Don’t Flip the Channel Just Yet: These Olympics are Going to be Revolutionary

Marion Jones is back in the news, Kobe Bryant has mocked the “Dream Team” and Congress is politicking over uniforms. You know what that means? The 2012 Summer Olympic games are almost here! London, here we come!

… No?

Well, maybe if you’re a woman. Between the ages of 26 and 43. Maybe.

Truth is, except for my girlfriend, I haven’t heard many people talking about this year’s Olympiad, and I don’t mean, Ra Ra-ing about it. I mean, talking.

But, is that really so surprising? After all, Olympic disinterest isn’t something new. American interest in the games has been on the decline for decades.

Don’t trust me? Take a look at the numbers.

Since the 1984 games in Los Angeles, the overall TV ratings dropped from 16.3 to 7.0 in 2004. While The New York Times hailed the 2008 Beijing games as “the most-viewed event in American television history,” it’s worth pointing out that ratings dropped precipitously after the Michael Phelps Swimsuit Show. We might also question the rationale behind labeling the Olympics, which stretches over nearly three weeks, as a single “event.” But, enough said.

Point being, with an older Michael Phelps unlikely to top his 2008 record-setting gold medal haul, you might just be wondering why you shouldn’t skip this year’s gymnastics in favor of watching The Dark Knight Rises, over and over again.

Lucky you!

Even if you don’t know the difference between a discus and a donkey, here are three stories that should keep you watching–if not all month, then at least for the six whole minutes NBC requires to count you in its ratings.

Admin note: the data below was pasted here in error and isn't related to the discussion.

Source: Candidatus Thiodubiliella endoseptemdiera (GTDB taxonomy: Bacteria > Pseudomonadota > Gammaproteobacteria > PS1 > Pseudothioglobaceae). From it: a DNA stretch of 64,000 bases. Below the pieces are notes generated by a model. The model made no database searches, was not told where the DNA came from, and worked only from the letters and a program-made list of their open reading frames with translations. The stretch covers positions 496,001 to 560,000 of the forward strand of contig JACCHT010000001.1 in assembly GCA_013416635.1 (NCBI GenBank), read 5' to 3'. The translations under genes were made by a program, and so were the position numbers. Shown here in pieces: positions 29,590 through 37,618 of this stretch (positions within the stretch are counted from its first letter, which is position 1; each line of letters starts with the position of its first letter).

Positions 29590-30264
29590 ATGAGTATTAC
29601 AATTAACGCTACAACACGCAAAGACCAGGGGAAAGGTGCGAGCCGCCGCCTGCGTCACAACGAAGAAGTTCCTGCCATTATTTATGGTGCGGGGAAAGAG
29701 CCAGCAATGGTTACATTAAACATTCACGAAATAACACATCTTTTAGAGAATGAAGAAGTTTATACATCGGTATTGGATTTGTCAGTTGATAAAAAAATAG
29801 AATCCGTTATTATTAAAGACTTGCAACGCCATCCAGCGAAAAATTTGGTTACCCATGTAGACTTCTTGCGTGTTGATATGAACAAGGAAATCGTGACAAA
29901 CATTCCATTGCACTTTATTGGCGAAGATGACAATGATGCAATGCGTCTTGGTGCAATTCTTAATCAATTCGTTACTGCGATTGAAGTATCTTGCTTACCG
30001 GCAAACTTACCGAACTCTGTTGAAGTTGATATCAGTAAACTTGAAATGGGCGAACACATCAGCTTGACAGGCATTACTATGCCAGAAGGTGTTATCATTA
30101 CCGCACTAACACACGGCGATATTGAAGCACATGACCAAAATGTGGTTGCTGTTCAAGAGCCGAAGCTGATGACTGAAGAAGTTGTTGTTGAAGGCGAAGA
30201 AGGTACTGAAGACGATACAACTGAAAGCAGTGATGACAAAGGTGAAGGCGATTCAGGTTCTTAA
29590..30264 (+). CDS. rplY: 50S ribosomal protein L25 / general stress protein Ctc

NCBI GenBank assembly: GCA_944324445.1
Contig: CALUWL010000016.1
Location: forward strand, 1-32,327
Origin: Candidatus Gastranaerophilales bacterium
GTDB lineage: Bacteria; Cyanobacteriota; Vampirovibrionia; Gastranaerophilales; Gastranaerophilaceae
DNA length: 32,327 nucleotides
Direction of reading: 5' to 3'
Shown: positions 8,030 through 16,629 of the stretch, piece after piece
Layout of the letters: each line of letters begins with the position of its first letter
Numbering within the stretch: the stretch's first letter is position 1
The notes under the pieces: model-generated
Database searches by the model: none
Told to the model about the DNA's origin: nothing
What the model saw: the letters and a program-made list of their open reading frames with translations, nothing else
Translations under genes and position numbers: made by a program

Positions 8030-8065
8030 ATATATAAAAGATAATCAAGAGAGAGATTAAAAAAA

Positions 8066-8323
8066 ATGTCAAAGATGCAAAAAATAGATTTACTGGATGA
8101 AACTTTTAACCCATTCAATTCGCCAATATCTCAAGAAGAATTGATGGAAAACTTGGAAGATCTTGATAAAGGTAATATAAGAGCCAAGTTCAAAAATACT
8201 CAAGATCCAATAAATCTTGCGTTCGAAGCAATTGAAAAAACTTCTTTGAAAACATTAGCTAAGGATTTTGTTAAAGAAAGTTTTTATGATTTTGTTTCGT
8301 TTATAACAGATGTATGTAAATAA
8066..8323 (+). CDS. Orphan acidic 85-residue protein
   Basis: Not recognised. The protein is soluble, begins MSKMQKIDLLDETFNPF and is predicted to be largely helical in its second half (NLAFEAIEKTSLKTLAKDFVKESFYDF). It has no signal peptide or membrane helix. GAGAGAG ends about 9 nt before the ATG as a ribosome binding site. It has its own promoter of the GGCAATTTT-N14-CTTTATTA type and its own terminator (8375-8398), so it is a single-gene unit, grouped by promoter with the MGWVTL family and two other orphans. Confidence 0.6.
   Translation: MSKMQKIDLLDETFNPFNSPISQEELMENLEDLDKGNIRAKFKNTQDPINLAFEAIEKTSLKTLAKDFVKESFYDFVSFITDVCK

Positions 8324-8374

#3) Guor Marial, “Marathoner without Country,” Makes Olympic Squad.

Guar Marial once ran from what is now South Sudan. Now he’s running for it. Sort of.

After escaping from a Sudanese labor camp at the age of 8, Marial ultimately found his way to the United States. His story would’ve been impressive enough if it had ended there. But, it gets better. After attending high school in New Hampshire, he earned an athletic scholarship to Iowa State University. Even more impressive, he won All-American honors in cross-country as a junior. Now, with some government support, he’s going to be an Olympian.

Mind you, this isn’t a case of special pleading. Marial’s running times are Olympic quality. He just had a slight disadvantage, something that most Olympians take for granted: he didn’t have a country to run for. He would’ve run for South Sudan, but they don’t yet have a national Olympic body. You might wonder why he wouldn’t run for Sudan. But if 28 of your relatives died in a civil rebellion, which had led to the half of the country you cared for ceding from the nation, you might choose similarly. Instead, Marial will run under the Olympic flag.

If you want to take a break from the melodrama that passes as television entertainment to witness someone achieve the incredible, you can watch Guar Marial take to the track on August 12.

#2) From Freedom Fighters to Olympic Competitors: Meet the Heroes of the Arab Spring.

From Tunisia to Egypt, from Libya to Syria, from Algeria to Iraq to Sudan, since late 2010, the revolutionary spirit has rocked the Arab world. Governments have been overthrown and dictators have been killed, while ordinary citizens have been transformed into soldiers. Now, in less than a week, some of those citizen-soldiers will become Olympians.